Aggrieved ex-Niger Delta militants have urged the Federal Government of Nigeria to direct the Special Adviser to the President on Niger Delta Amnesty Programme, Brigadier Paul Borih to restore their names in the programme and continue their payments, or face unfavourable consequences in the country.
The ex-agitators made the demand in a letter to the Vice President Yemi Osinbajo, which was made available to journalists in Port Harcourt, Rivers State, yesterday.
According to the letter, the group frowned at the unfair treatment meted out to them by the Amnesty Office, by refusing to pay them their monthly allowance since October 2015.
Ikemini Markson, who issued the document on behalf of 56 former Niger Delta agitators, said they were the first batch of the Federal Government Amnesty Programme, and wondered why government suddenly stopped the payment.
Markson further claimed that there were over 300 ex-agitators facing the government’s decision to put on hold payments of their allowances, saying that they had been exposed to unbearable hardship and dehumanisation.
He stated: “It is pertinent to note that, we are the rightful beneficiaries of the Federal Government Amnesty Programme’s first batch as captured in the original biometric compilation since its inception in 2009, and recipients of the Programme’s monthly stipends up until October 2015, when our payments were abruptly halted and our names surreptitiously removed.
“It is with utmost pain, but with the greatest sense of responsibility and respect for law and order, that we make this humble letter to you. We are beneficiaries of the late President Umaru Musa Yar’Adua’s Presidential Amnesty Programme. We are using this medium to inform you of the irregularities and corruption that has eaten up the vision of our late President, Umaru Musa Yar’Adua.
“Despite all measures to amicably settle this issue through several letters written to the office of the Special Adviser to the President on Amnesty Programme, our members have remained unpaid till this very moment, culminating in over two years of strife, hardship and penury, capable of pushing us into unwholesome practices long forgotten and abandoned by us.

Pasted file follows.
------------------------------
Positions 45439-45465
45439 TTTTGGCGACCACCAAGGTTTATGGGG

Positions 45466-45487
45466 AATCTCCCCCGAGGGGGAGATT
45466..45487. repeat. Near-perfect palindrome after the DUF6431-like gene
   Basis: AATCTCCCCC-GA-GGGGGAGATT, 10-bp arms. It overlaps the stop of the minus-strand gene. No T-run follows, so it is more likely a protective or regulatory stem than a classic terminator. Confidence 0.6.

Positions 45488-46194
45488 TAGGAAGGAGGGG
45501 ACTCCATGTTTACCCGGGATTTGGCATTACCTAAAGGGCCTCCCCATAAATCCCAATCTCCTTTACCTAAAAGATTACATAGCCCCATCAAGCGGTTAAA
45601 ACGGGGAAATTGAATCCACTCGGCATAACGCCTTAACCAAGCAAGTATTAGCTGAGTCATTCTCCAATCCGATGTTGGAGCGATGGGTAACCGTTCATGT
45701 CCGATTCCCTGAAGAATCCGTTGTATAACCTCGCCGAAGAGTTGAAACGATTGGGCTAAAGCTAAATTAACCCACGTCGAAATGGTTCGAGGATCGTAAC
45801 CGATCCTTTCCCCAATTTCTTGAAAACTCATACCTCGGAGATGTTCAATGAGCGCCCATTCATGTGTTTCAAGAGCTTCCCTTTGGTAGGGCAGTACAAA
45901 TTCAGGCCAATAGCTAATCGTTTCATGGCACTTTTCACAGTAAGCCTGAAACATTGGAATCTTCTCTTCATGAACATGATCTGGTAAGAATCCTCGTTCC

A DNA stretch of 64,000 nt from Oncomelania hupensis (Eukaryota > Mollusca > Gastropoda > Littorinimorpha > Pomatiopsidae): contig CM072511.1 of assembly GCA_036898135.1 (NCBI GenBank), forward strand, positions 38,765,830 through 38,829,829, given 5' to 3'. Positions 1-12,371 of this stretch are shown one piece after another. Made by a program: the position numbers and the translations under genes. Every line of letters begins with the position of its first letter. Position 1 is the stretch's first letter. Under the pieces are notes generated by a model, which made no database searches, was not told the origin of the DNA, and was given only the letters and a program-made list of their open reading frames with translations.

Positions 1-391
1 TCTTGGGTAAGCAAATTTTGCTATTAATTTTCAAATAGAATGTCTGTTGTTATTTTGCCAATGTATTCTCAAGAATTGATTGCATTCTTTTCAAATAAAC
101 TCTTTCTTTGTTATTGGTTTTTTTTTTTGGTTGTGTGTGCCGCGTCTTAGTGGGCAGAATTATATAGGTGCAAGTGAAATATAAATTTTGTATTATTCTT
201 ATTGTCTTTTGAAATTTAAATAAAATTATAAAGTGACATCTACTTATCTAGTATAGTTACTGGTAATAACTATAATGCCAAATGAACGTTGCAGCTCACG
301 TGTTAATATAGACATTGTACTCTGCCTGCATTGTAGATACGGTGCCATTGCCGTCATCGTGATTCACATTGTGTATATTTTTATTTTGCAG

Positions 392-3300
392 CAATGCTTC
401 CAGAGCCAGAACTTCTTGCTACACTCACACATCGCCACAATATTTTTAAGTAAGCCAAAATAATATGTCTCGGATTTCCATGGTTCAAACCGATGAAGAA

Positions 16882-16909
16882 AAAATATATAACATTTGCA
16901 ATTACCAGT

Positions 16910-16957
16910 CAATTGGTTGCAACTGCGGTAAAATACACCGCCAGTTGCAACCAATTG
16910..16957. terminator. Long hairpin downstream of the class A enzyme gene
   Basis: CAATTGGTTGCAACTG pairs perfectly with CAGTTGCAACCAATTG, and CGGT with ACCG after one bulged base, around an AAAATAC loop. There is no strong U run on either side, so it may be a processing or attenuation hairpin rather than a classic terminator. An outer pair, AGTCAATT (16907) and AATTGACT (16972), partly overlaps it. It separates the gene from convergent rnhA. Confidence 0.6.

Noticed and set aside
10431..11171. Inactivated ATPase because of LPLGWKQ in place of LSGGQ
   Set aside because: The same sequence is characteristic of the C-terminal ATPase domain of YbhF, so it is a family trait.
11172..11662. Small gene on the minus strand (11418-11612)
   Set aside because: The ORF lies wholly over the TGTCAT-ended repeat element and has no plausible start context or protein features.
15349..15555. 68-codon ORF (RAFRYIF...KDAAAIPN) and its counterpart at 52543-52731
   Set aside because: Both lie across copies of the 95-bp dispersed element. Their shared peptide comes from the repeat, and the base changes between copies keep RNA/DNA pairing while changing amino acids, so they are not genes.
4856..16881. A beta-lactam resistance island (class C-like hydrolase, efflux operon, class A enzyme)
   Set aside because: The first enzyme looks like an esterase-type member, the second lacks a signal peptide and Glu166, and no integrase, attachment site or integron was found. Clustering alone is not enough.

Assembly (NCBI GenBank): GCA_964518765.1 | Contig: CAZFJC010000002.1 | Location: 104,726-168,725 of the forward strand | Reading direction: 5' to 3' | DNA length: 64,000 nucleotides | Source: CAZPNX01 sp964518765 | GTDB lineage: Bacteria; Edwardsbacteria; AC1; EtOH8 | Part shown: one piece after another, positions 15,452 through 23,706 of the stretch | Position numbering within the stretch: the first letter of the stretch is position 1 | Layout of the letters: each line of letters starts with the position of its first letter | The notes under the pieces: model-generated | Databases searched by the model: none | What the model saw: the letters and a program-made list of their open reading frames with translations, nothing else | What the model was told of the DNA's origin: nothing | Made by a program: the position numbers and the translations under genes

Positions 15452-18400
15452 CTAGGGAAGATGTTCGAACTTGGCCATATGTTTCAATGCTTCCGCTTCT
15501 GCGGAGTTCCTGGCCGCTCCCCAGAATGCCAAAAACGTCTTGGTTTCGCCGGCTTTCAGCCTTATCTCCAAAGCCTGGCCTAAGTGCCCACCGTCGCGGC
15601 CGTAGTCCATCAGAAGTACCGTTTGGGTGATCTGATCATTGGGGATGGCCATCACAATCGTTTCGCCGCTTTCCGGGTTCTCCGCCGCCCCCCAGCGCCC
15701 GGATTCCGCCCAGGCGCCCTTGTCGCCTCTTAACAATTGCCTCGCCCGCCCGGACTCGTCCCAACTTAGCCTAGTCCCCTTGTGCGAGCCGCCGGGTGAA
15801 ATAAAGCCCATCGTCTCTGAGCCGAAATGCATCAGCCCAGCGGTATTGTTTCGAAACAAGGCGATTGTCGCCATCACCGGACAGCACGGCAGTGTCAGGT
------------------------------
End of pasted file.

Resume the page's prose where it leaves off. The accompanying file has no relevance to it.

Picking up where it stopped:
“Our instant burden stems from the cries of woes occasioned upon over 300 of our members, of which only 56 beneficiaries are courageous to defend and fight for our rights.
“The 56 of us are not just ordinary Nigerians; we are, as it were, youths struggling to outlive environmental, social and political despoliation, degradation and other denials emanating from the operations of the extractive industries and multinational oil and gas conglomerates, who have taken over the Niger Delta land, waters and air through activities of flow stations, pipe linings, spillages and gas flares. All of which will not know anything close to abatement soon. Undoubtedly, life is certainly unbearably short and brutal for all of us already,” Markson lamented.
The ex-militants warned: “It is, therefore, a matter of urgent national importance that you intervene expeditiously before this drum full of gunpowder blows up to cause more pains and mayhem to our Niger Delta and nation.
“We, therefore, on behalf of our members, urge you to use your good office to speedily intervene in this deplorable situation and ensure the prompt payment of our outstanding monthly stipends and restoration of our names back to the Amnesty Programme by directing the office of the Special Adviser on Amnesty as soon as possible, as we are also open for negotiation and peace.”